For over 70 years this city hall has operated as the political and civic center of Aarhus, Denmark, and continues to be a symbolic representation of democracy.
The royal summer palace of Tullgarn stands in the province of Sodermanland, south of Stockholm, Sweden, and dates back to the early 1700s.
Popular among Swedish royalty, the palace’s interior has been decorated by a number of different nobles over generations, resulting in a clash of epochs and personal styles. The breakfast room exhibits a southern German Renaissance style from the 1890s, while Gustav V’s lavishly-decorated cigar room has remained largely untouched since its construction.
The property was acquired by the crown and became a royal residence in 1772. Frederick Adolf introduced a Neo-Classical style that modernized the structure and added another story to the wings. The interiors commissioned by Adolf are some of the finest examples of Gustavian style in Sweden.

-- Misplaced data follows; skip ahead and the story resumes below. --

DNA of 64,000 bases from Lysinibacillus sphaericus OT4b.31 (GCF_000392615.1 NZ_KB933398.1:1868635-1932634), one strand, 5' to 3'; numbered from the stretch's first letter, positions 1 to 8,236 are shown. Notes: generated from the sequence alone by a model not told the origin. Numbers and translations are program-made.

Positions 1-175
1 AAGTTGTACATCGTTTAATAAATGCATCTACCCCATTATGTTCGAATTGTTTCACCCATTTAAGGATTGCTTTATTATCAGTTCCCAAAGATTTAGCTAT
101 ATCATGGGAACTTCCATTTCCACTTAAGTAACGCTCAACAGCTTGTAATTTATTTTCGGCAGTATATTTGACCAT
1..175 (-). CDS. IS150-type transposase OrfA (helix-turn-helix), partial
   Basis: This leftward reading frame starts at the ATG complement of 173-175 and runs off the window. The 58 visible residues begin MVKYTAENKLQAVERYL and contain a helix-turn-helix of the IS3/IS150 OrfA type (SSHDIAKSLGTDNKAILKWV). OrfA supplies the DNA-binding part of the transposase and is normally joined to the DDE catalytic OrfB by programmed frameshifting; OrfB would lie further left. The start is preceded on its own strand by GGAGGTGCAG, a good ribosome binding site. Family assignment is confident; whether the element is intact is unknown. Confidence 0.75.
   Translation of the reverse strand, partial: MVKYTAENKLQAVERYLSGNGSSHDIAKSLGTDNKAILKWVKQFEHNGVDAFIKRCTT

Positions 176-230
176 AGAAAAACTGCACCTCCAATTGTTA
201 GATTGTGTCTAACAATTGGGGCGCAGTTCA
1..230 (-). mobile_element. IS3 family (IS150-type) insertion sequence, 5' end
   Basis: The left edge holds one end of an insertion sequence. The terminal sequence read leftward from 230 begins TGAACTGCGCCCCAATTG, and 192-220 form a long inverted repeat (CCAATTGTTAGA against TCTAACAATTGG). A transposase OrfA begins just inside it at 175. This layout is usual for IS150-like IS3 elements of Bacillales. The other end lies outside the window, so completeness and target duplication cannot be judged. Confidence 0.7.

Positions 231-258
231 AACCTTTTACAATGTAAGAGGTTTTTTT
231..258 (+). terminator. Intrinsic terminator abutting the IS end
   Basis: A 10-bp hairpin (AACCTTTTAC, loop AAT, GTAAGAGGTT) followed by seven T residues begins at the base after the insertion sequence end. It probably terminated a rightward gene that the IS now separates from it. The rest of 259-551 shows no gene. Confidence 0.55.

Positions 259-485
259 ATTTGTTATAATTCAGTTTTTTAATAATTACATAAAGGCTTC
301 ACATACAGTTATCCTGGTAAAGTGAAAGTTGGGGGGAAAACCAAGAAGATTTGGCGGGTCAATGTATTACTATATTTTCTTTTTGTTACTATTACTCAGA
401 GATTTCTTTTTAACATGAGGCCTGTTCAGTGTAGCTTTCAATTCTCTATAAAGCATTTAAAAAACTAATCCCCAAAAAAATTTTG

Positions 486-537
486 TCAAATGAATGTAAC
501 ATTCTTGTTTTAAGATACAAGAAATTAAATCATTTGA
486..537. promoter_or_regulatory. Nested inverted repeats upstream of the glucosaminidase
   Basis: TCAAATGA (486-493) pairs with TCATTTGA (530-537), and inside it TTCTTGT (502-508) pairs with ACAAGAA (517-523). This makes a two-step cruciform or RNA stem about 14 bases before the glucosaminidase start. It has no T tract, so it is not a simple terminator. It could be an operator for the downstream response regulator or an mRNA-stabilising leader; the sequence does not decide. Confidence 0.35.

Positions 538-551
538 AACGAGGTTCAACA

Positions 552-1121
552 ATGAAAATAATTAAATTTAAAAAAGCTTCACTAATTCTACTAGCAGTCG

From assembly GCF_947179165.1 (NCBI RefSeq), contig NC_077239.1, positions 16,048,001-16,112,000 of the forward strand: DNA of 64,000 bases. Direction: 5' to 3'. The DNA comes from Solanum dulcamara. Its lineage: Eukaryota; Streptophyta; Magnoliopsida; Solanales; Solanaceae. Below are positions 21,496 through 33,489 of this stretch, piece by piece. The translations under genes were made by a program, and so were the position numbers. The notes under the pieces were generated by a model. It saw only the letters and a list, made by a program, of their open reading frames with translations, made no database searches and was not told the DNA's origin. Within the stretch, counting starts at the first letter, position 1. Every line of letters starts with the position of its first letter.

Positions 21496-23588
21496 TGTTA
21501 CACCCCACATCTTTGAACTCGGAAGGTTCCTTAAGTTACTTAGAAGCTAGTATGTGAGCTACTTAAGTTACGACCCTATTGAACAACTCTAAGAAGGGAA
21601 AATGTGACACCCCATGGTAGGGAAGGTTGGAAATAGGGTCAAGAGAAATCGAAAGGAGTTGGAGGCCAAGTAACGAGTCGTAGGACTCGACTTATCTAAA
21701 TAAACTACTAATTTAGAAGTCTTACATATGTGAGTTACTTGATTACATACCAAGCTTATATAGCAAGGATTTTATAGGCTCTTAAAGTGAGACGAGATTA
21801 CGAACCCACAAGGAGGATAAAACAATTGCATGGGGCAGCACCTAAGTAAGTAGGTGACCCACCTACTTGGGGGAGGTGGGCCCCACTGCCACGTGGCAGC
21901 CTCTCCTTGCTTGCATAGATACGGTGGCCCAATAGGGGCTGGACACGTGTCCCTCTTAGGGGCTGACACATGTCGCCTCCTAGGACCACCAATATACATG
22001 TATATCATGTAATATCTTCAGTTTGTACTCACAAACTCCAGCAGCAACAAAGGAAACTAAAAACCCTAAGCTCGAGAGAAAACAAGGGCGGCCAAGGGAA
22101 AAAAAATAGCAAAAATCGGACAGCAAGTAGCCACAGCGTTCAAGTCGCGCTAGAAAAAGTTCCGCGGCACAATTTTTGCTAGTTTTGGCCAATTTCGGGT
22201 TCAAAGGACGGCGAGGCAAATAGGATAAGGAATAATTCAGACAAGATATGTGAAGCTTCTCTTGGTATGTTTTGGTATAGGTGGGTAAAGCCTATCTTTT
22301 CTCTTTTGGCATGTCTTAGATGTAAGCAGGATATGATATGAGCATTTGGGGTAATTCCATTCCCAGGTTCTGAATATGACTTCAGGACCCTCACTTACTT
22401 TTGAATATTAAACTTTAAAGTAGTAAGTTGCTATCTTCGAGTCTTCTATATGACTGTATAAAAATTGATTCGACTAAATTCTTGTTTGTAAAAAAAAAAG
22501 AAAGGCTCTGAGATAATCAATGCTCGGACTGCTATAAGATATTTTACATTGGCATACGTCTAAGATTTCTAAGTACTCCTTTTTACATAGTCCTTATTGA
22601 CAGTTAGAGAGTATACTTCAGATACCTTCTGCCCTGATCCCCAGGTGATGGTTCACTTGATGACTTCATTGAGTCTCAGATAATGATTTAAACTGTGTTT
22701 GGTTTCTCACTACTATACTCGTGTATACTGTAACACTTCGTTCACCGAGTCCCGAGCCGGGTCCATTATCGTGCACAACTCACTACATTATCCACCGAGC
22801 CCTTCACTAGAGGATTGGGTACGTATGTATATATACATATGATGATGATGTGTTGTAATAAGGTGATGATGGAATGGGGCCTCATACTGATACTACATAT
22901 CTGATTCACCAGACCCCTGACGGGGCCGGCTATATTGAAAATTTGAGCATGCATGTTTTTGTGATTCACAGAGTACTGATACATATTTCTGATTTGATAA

After his death, the Palace was granted to Adolf’s sister, Princess Sophia Albertina, who spent every summer here until her death in 1829. The property was then granted to the heir to the throne: Oscar I.
King Gustaf V (then Crown Prince) would take over Tullgarn in 1881, and together with his Queen Viktoria, implemented extensive changes. The main building was decorated as a more functional, modern summer home that contrasted the classical style imposed by past rulers.
Much of the present interior dates from the time of King Gustav V and Queen Viktoria, including the vestibule, whose walls are donned in hand-painted Dutch tiles.Know more? Share with us!
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